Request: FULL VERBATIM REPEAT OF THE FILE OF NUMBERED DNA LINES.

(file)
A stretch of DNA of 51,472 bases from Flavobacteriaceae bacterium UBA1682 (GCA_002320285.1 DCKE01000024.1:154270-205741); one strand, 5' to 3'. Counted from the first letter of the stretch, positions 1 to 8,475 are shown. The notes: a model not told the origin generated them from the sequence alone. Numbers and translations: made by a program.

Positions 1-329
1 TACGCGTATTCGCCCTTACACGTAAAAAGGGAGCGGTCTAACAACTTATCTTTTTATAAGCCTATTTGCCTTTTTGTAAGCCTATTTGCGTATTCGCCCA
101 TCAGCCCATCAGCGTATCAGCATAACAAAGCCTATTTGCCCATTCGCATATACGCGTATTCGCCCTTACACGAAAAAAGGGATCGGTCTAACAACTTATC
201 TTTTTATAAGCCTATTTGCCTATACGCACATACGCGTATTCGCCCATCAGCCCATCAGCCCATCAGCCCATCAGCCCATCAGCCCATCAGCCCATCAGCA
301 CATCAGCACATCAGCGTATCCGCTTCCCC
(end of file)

A stretch of DNA of 51,472 bases from Flavobacteriaceae bacterium UBA1682 (GCA_002320285.1 DCKE01000024.1:154270-205741); one strand, 5' to 3'. Counted from the first letter of the stretch, positions 1 to 8,475 are shown. The notes: a model not told the origin generated them from the sequence alone. Numbers and translations: made by a program.

Positions 1-329
1 TACGCGTATTCGCCCTTACACGTAAAAAGGGAGCGGTCTAACAACTTATCTTTTTATAAGCCTATTTGCCTTTTTGTAAGCCTATTTGCGTATTCGCCCA
101 TCAGCCCATCAGCGTATCAGCATAACAAAGCCTATTTGCCCATTCGCATATACGCGTATTCGCCCTTACACGAAAAAAGGGATCGGTCTAACAACTTATC
201 TTTTTATAAGCCTATTTGCCTATACGCACATACGCGTATTCGCCCATCAGCCCATCAGCCCATCAGCCCATCAGCCCATCAGCCCATCAGCCCATCAGCA
301 CATCAGCACATCAGCGTATCCGCTTCCCC